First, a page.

What inspires you?

Question: What inspires you?

Peter Gomes: It’s always something new. You’re always discovering something new. When I work with the biblical text, I’m always discovering something I hadn’t seen before. When I talk with people, I’m always hearing things I hadn’t heard before. It is notever did I say that?” Well it was because I was in a different place than where I am right now. Very unlikely that I would ever repeat an Easter or Christmas sermon, because Easter this yearlast year. It is not standing in the same place and just hoping people will remember and go along. It’s a new chemical reaction. It’s a new sensation. It’s an extraordinary enterprise. I never give the same sermon twice because I’m never in the same place twice. I’m always reacting. And I’m reacting to the text, I’m reacting to the circumstances, I’m reacting to the congregation. It’s a very different phenomenon every time. So if you’re . . . If you try to give the same sermon twice – and I have tried to do that – it’s a fruitless exercise. You’re simply going in reverse gear. You’re always trying to remember, “Well what worked the last time? How can I get the same effect?” And you’re retrieving instead of advancing. I’d rather the risk of getting it wrong but moving along forward, then recapturing some idealized moment in the past. And I think that’s what – again, to use my musical analogy – I think that’s what conductors do. They do not try to reproduce their ideal moment. They try to make new discoveries along the way, which is why no conductor ever conducts the Beethoven Fifth in the same way. the “same old, same old” by any stretch of the imagination. And the proof of that for me is I read some of my old sermons and I say, “Oh my goodness! How is, for me, very different from Easter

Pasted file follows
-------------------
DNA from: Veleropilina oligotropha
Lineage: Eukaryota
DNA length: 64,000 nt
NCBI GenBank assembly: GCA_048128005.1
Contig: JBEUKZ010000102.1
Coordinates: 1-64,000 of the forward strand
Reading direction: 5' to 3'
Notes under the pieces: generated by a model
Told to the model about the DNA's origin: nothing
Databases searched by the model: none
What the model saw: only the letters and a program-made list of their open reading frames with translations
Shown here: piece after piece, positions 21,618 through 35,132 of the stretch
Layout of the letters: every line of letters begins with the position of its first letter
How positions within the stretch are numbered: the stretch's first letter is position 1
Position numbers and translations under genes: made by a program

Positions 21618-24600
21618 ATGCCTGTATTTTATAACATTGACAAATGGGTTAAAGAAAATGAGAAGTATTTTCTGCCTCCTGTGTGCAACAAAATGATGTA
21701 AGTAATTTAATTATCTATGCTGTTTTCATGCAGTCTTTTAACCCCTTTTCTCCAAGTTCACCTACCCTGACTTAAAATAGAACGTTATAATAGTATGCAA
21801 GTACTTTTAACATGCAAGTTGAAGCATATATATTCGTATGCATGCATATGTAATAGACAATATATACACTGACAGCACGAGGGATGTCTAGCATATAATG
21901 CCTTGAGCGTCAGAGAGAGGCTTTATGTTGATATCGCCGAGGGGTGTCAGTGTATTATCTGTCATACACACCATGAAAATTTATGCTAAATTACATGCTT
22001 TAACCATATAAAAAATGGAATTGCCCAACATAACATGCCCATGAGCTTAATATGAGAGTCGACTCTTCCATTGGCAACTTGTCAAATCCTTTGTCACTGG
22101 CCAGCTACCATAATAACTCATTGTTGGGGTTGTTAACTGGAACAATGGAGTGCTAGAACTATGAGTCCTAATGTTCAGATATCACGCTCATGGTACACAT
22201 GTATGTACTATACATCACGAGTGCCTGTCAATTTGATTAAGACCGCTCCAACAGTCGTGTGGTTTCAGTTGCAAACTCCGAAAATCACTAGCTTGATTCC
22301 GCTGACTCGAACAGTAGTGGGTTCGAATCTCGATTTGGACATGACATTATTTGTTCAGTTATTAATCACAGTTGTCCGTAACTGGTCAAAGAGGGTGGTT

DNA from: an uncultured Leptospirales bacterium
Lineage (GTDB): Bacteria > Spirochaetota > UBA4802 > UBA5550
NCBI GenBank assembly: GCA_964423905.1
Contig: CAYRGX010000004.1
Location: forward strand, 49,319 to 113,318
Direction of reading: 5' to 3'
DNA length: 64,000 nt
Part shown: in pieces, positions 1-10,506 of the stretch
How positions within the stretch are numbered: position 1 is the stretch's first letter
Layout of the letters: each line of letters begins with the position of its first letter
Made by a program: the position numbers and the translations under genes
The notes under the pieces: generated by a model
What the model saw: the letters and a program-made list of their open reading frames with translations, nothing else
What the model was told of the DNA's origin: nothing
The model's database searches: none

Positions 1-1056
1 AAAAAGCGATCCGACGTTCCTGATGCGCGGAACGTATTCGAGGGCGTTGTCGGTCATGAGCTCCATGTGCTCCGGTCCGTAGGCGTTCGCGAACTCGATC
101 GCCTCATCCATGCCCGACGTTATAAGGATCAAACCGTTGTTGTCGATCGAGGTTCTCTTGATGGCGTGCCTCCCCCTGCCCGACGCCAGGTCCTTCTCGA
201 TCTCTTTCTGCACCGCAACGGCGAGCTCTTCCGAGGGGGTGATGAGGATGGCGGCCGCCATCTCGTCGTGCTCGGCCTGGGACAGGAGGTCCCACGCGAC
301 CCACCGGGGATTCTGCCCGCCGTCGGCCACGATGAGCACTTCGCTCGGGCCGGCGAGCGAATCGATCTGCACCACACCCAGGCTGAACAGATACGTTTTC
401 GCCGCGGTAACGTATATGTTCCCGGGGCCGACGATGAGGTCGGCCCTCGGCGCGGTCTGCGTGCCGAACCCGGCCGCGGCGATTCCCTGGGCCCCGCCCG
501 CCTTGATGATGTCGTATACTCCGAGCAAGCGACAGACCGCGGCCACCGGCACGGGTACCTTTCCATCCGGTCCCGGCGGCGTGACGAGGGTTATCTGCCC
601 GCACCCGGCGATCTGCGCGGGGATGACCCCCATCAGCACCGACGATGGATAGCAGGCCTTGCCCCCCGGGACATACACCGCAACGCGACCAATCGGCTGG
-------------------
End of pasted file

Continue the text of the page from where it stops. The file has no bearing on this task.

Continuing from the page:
Recorded on: 6/12/07

Gomes serves the Word.

Car culture and suburban sprawl create rifts in society, claims study

New research links urban planning and political polarization.

Pixabay
Politics & Current Affairs
  • Canadian researchers find that excessive reliance on cars changes political views.
  • Decades of car-centric urban planning normalized unsustainable lifestyles.
  • People who prefer personal comfort elect politicians who represent such views.
Keep reading Show less

How to split the USA into two countries: Red and Blue

Progressive America would be half as big, but twice as populated as its conservative twin.

Image: Dicken Schrader
Strange Maps
  • America's two political tribes have consolidated into 'red' and 'blue' nations, with seemingly irreconcilable differences.
  • Perhaps the best way to stop the infighting is to go for a divorce and give the two nations a country each
  • Based on the UN's partition plan for Israel/Palestine, this proposal provides territorial contiguity and sea access to both 'red' and 'blue' America
Keep reading Show less

NASA astronomer Michelle Thaller on ​the multiple dimensions of space and human sexuality

Science and the squishiness of the human mind. The joys of wearing whatever the hell you want, and so much more.

Flickr / 13winds
Think Again Podcasts
  • Why can't we have a human-sized cat tree?
  • What would happen if you got a spoonful of a neutron star?
  • Why do we insist on dividing our wonderfully complex selves into boring little boxes
Keep reading Show less